The history of writing has been long and complicated. After the first concepts of ideograms emerged in different cultures, most scripts developed over time through gradual and natural processes. However, there are some exceptions. The Dispilio Tablet is one of them.
This mysterious artifact was discovered in a Neolithic lakeshore settlement that occupied an artificial island near the modern village of Dispilio on Lake Kastoria in the Kastoria Prefecture, Macedonia, by George Hourmouziadis, the Professor of Prehistoric Archaeology at the Aristotle University of Thessaloniki, and his team in 1993.
People living in the settlement 7,000 to 8,000 years ago used to inhabit the area, and the Dispilio Tablet was one of the many artifacts found there. The tablet is significant because it bears an ancient, cryptic inscription that dates back to before 5,000 BC.
The existence of the Dispilio Tablet (also known as the Dispilio Scripture) conflicts with conventional archaeology’s belief that writing was not developed until 3,000 to 4,000 BC in Sumeria.
The Carbon-14 (radiocarbon dating) method dated this wooden tablet to 5,260 BC, making it significantly older than the writing system used by the Sumerians. The text on the tablet includes a type of engraved writing that may consist of a pre-existed Linear B writing system used by the Mycenaean Greeks.
Professor Hourmouziadis has suggested that this kind of writing, which has not yet been decoded, may have been any kind of communication, including symbols representing the counting of possessions.
According to Professor Hourmouziadis, the markings suggested that the current theory proposing that the ancient Greeks received their alphabet from the ancient civilizations of the Middle East (Babylonians, Sumerians and Phoenicians etc) fails to close the historic gap of some 4,000 years.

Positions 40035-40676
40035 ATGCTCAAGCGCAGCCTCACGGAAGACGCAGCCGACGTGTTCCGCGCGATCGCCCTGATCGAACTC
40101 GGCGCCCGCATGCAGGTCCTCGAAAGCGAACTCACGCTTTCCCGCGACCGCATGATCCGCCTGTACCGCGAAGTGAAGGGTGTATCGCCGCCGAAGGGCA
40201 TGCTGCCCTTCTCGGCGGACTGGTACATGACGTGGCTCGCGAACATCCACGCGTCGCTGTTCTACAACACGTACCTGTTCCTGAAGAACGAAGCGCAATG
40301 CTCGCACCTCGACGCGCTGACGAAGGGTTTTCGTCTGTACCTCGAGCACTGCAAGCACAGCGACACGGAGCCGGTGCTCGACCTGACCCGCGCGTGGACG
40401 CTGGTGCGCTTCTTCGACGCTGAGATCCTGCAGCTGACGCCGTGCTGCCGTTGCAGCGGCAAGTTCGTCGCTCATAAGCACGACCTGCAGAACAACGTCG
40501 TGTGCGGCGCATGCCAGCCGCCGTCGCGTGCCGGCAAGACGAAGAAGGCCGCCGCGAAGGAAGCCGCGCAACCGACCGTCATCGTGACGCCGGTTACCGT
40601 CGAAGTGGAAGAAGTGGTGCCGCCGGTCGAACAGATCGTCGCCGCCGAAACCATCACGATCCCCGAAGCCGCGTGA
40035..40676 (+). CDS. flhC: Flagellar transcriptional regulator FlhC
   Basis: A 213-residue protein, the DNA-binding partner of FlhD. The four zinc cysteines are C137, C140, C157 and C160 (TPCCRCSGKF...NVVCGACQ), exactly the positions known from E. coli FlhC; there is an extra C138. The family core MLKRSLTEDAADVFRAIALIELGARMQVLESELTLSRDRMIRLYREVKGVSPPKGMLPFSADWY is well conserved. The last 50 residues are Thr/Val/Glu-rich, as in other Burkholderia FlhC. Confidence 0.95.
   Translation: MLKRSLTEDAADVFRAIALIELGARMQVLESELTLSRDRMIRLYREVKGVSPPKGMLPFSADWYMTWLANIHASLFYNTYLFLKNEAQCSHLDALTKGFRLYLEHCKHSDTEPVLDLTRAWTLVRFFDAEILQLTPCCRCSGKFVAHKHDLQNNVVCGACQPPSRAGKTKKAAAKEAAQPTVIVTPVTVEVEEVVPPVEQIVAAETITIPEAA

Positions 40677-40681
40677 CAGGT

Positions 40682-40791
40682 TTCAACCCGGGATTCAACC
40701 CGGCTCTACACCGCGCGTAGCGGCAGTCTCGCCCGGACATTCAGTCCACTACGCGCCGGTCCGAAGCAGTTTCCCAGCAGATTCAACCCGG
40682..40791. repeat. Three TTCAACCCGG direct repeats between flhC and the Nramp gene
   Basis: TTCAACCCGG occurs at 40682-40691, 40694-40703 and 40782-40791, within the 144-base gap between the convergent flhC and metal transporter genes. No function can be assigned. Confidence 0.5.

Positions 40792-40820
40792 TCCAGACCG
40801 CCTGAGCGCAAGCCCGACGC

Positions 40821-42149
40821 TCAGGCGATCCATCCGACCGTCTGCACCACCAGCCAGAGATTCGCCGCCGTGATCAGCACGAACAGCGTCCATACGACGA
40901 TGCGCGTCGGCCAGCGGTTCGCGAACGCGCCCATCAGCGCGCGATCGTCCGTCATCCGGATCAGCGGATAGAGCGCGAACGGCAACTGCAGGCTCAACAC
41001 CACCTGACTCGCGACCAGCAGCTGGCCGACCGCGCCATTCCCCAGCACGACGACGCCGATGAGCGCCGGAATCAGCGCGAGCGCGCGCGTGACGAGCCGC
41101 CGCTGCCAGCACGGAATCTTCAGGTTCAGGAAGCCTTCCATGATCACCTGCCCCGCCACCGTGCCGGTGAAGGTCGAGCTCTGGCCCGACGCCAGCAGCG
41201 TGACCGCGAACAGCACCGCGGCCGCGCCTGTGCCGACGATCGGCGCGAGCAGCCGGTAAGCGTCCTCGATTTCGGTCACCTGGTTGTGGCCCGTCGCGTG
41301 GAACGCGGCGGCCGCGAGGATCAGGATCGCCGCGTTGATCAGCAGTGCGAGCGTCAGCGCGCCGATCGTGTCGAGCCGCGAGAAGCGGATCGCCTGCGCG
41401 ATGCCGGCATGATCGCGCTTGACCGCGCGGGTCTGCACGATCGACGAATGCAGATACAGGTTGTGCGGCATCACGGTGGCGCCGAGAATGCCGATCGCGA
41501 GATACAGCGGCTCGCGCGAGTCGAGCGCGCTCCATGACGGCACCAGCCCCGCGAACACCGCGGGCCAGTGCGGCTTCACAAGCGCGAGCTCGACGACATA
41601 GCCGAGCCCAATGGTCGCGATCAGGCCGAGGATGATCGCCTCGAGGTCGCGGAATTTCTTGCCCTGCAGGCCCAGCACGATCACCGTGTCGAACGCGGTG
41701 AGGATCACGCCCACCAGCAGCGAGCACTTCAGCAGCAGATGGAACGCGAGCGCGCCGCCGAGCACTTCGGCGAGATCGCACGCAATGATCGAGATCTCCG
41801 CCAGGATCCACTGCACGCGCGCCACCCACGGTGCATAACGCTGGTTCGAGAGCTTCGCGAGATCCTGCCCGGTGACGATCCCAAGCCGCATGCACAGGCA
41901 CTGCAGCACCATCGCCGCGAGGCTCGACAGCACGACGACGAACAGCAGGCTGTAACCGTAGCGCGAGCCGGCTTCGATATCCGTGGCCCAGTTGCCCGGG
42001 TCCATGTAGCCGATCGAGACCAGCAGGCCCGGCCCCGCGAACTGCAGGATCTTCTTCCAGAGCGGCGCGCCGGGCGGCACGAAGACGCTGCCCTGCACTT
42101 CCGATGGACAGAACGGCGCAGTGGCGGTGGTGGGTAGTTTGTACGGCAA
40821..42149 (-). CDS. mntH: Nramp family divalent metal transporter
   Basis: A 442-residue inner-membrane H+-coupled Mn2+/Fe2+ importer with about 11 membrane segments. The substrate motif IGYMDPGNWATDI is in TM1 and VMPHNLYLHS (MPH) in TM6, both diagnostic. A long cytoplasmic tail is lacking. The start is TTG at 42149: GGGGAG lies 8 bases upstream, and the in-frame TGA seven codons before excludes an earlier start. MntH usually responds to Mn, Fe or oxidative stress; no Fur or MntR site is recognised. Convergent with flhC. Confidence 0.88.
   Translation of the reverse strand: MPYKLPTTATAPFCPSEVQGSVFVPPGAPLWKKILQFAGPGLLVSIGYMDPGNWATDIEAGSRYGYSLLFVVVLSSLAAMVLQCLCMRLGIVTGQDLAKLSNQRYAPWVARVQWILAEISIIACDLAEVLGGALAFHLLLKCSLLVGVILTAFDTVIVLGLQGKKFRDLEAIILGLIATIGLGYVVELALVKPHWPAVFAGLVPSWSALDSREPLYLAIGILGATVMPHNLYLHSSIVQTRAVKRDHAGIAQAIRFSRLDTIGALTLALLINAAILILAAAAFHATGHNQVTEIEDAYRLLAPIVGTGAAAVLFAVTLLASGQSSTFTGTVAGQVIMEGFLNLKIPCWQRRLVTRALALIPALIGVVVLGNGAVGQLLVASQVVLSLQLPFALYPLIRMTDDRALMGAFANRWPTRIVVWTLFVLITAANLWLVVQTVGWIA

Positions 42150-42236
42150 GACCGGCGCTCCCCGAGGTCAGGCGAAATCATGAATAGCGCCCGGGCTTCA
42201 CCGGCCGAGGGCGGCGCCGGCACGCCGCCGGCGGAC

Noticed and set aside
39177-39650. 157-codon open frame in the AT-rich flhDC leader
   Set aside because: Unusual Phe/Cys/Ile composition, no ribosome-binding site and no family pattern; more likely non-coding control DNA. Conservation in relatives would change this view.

This blind gap translates into the following facts: while ancient eastern civilizations would use ideograms to express themselves, the ancient Greeks were using syllables in a similar manner like we use today.
The currently accepted historic theory taught around the world suggests that the ancient Greeks learned to write around 800 BC from the Phoenicians. However, two intriguing questions emerge among scholars:
- How is it possible for the Greek language to have 800,000 word entries, ranking first among all known languages in the world, while the second next has only 250,000 word entries?
- How is it possible for the Homeric Poems to have been produced at about 800 BC, which is just when the ancient Greeks learned to write?
According to a US linguistic research, it would be impossible for the ancient Greeks to write these poetic works without having had a history of writing of at least 10,000 years back.
It’s amazing to think that the wooden tablet of Dispilio stayed at the bottom of the lake for 7,500 years. Unfortunately, the moment the tablet was removed out of its original environment after its discovery, contact with oxygen started the deterioration process. However, the ancient tablet is now under preservation.
Today, it is a near impossible task to decode the Dispilio Tablet unless a new Rosetta Stone is uncovered. This is a serious matter, as the tablet could rewrite the history of the world. If we can decode the tablet, it could reveal new information about the early days of human civilisation.
The Dispilio Tablet is a reminder of how much we still have to learn about our past. It is an important artifact, and it deserves to be studied by the best minds in the world. Hopefully, one day, we will be able to decode the tablet and learn its secrets.
To know more about the prehistoric settlement of Dispilio, read this interesting article.